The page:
The pandemic has served as a blunt reminder of our own fragility and has driven us to confront the global threat of climate change more forcefully
Last weekend I found myself listening to the Beatles’ album Sgt Pepper.
My 9-year-old likes to sing along to the melodies, and there’s something about so many of the songs that just resonates with me.
“Fixing a Hole”, with its lyrics about taking the time for things that weren’t important yesterday so we can stop the rain from getting in. Or getting by with “A Little Help from My Friends” or working towards creating something that we can look back on proudly when we get to 64.
Perhaps this says rather too much about me, but I can hear the whole album as if Lennon and McCartney were writing it for now, for a time when we need to come together like never before to fix the climate hole and ensure we have a legacy to leave those who follow.
The melodies were still rolling around in my head on Monday morning as I found myself in a meeting with a group of wise and quite powerful people who were explaining why the fairly significant amount of water being wasted in their beverage manufacturing facility was “really not a priority”.
When asked why, their answer reflected the brokenness of our system, the water came from a spring and thus, didn’t cost them anything, so it didn’t matter what they did with it or how much they wasted. Sigh.
As I listened, I mused that while it may have been 20 years since Sgt Pepper taught the band to play, this band of business leaders were clearly still playing the same tune two decades later.
I say that only slightly in jest…It’s been more than 20 years since we’ve fully understood the importance of resource conservation; 20 years since sustainability started to make its way into mainstream business; and 20 years since I’ve been doing this work.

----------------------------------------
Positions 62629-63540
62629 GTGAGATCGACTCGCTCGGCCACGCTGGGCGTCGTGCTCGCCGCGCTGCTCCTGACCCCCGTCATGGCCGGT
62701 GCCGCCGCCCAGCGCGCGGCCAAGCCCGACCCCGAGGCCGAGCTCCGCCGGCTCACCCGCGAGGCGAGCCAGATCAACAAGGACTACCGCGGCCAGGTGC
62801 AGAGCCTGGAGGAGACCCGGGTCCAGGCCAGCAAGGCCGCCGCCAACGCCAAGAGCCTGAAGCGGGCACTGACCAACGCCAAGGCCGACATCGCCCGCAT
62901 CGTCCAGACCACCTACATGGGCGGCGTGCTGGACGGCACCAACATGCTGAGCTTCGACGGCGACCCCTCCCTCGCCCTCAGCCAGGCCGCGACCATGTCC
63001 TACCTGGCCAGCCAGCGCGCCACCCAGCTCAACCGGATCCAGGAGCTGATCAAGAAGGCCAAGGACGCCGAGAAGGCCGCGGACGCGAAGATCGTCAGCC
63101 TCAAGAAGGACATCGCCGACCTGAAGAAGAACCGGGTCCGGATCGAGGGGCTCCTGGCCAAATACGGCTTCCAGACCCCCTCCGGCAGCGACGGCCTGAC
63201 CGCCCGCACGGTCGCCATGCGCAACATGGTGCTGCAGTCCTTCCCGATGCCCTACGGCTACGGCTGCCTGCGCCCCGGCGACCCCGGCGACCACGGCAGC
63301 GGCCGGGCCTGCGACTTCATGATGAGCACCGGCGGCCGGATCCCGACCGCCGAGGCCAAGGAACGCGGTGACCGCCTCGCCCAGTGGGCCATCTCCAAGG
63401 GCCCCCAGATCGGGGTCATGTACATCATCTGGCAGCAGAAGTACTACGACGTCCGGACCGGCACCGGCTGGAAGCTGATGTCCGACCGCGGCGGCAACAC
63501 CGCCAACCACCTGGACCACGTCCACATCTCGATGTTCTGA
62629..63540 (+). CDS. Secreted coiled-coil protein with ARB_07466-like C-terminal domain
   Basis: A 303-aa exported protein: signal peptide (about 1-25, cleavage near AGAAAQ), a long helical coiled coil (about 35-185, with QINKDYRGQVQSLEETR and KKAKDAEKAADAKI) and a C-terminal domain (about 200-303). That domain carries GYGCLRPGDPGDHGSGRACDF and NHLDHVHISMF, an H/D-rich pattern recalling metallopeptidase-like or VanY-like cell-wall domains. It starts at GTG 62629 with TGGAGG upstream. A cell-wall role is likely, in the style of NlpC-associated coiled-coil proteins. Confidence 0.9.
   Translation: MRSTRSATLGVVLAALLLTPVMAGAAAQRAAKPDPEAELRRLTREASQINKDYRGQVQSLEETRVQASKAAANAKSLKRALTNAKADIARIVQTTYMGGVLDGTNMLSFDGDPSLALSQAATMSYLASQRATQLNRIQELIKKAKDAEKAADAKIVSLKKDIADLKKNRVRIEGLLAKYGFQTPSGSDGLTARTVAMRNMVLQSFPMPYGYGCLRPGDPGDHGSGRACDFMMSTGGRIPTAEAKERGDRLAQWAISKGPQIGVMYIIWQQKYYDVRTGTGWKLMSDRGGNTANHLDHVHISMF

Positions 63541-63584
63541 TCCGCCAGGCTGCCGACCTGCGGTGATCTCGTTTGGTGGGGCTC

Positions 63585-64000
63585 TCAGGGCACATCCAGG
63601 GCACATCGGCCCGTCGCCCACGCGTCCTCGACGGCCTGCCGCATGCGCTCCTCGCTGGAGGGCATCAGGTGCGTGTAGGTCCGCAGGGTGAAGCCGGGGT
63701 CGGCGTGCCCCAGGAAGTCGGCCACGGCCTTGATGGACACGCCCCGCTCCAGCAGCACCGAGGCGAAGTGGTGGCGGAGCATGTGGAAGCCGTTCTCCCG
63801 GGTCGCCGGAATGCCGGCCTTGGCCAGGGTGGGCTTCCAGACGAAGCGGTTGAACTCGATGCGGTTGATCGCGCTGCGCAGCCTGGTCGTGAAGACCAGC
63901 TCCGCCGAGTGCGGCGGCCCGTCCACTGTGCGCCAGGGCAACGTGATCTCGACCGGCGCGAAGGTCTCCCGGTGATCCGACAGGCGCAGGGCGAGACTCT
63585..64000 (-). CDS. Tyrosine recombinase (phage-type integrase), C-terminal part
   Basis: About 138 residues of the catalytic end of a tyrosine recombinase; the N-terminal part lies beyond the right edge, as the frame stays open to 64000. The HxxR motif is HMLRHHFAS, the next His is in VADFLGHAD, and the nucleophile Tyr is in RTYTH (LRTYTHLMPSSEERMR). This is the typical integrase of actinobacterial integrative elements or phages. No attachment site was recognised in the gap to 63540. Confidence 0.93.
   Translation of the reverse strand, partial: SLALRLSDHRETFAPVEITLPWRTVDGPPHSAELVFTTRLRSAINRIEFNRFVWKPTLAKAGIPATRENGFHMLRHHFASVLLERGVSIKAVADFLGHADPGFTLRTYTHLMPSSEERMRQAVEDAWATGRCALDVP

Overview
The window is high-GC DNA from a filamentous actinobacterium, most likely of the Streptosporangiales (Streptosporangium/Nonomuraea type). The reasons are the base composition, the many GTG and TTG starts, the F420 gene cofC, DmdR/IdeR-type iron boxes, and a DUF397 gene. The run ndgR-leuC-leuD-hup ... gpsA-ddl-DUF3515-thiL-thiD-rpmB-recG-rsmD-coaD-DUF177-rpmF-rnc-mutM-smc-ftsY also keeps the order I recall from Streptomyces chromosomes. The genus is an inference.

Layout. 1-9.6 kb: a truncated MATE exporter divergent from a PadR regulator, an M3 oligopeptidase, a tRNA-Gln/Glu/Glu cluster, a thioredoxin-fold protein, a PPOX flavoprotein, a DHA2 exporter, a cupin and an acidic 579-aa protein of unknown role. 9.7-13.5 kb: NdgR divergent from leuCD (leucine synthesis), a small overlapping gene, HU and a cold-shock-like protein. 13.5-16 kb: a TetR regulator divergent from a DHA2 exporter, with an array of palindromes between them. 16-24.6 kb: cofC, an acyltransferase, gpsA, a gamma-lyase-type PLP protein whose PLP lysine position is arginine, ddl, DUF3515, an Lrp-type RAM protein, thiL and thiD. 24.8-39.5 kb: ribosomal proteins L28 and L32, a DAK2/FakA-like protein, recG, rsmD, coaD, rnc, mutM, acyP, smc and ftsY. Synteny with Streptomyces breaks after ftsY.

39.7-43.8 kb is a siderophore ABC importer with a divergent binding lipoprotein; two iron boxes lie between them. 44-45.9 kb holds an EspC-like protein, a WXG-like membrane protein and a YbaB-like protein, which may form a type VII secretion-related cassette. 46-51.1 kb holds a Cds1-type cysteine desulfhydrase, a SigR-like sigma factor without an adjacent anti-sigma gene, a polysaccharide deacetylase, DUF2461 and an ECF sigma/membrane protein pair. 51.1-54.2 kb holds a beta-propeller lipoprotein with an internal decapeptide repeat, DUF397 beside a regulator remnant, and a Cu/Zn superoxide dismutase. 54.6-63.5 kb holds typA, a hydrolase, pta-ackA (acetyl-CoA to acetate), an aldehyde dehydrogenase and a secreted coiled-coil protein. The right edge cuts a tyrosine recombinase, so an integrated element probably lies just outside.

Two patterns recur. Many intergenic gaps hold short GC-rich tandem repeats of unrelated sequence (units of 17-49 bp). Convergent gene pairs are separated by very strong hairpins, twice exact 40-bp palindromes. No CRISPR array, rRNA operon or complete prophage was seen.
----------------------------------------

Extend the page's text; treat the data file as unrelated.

And yet, despite all that I still find myself in meetings like this one.
Sure, you have a flourishing spring today, but what about tomorrow? And just because you have unfettered access to something, does it make it any less valuable? And what about those who don’t?
If I could have growled, I would have done so.
And then I turned that frustration on myself.
What was I, what were we doing wrong? How could it be that two decades on, pouring critical natural resources down the drain was still okay? How did they not get it?
And then this morning I read Larry Fink’s letter.
For the last few years, the CEO and Chairman of BlackRock, Larry Fink, has published open letters to his clients and stakeholders.
So what? you say.
Well, BlackRock is the world’s biggest fund manager, holding $8.7tn in assets (that’s more than 5 times the GDP of Canada, just in case you were wondering). So, when Larry talks, I listen. And in recent years, he has been rather a champion of climate change.
This year’s letter was just published.
And in it Fink doubles down: “The pandemic…has presented us with such as stark reminder of our fragility that it has driven us to confront the global threat of climate change more forcefully”.
The letter’s centerpiece is the announcement that BlackRock will now require all companies they hold a stake in to “disclose a plan for how their business model will be compatible with a net zero economy and…how this plan is incorporated into (their) long-term strategy”.
But the really interesting piece comes in the stick that Fink waives for any firms who fail to get onboard: divestment.
This is new - the world’s biggest investor is now talking actively about divesting from companies who are not putting sustainability at the heart of their business models (talking, mind, not yet doing it, but it’s a start).
And that’s when it hit me.
The wise and quite powerful people in that room who didn’t care about water waste did care about the ability of their business to turn resources and products into cash and equity.
I can talk until I’m blue in the face about how much they could save by not wasting water, about the brand value impacts, about how it’s just the right thing to do, but if they are looking at their business purely in terms of dollars and cents then it’s not going to register.
But when Larry Fink starts talking about how they won’t be able to raise capital to fund their next take-over, or how their stock price (for public companies) or credit ratings are going to take a hit - suddenly he gets their attention.
Follow the money….
Clearly Lennon and McCartney were right - we will get by with a little help from our friends. I wasn’t sure that Larry Fink was a friend, but I am now.
Best regards, Cher
PS – If you still don’t have sustainability at the heart of your business model then we need to talk! Don’t worry – we all get by with a little help from our friends.
President & CEO
P 519.822.2042 x1